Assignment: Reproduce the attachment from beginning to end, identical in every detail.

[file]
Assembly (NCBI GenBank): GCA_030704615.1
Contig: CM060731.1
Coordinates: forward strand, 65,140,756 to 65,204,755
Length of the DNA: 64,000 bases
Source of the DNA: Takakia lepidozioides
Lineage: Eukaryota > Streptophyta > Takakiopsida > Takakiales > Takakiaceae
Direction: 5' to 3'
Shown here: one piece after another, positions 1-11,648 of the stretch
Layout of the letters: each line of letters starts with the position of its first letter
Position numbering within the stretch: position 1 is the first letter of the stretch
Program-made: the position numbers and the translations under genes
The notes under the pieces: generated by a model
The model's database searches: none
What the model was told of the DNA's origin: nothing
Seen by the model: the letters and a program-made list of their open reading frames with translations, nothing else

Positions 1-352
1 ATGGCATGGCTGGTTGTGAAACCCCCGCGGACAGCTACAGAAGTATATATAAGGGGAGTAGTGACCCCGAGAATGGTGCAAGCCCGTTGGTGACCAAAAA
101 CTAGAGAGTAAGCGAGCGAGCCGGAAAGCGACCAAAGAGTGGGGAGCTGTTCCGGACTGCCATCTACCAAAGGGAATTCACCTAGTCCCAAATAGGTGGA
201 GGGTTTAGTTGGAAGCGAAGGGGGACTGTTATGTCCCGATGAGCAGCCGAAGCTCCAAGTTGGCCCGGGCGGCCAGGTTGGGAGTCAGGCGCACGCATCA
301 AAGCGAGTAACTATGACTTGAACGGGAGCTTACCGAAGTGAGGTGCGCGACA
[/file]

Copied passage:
Assembly (NCBI GenBank): GCA_030704615.1
Contig: CM060731.1
Coordinates: forward strand, 65,140,756 to 65,204,755
Length of the DNA: 64,000 bases
Source of the DNA: Takakia lepidozioides
Lineage: Eukaryota > Streptophyta > Takakiopsida > Takakiales > Takakiaceae
Direction: 5' to 3'
Shown here: one piece after another, positions 1-11,648 of the stretch
Layout of the letters: each line of letters starts with the position of its first letter
Position numbering within the stretch: position 1 is the first letter of the stretch
Program-made: the position numbers and the translations under genes
The notes under the pieces: generated by a model
The model's database searches: none
What the model was told of the DNA's origin: nothing
Seen by the model: the letters and a program-made list of their open reading frames with translations, nothing else

Positions 1-352
1 ATGGCATGGCTGGTTGTGAAACCCCCGCGGACAGCTACAGAAGTATATATAAGGGGAGTAGTGACCCCGAGAATGGTGCAAGCCCGTTGGTGACCAAAAA
101 CTAGAGAGTAAGCGAGCGAGCCGGAAAGCGACCAAAGAGTGGGGAGCTGTTCCGGACTGCCATCTACCAAAGGGAATTCACCTAGTCCCAAATAGGTGGA
201 GGGTTTAGTTGGAAGCGAAGGGGGACTGTTATGTCCCGATGAGCAGCCGAAGCTCCAAGTTGGCCCGGGCGGCCAGGTTGGGAGTCAGGCGCACGCATCA
301 AAGCGAGTAACTATGACTTGAACGGGAGCTTACCGAAGTGAGGTGCGCGACA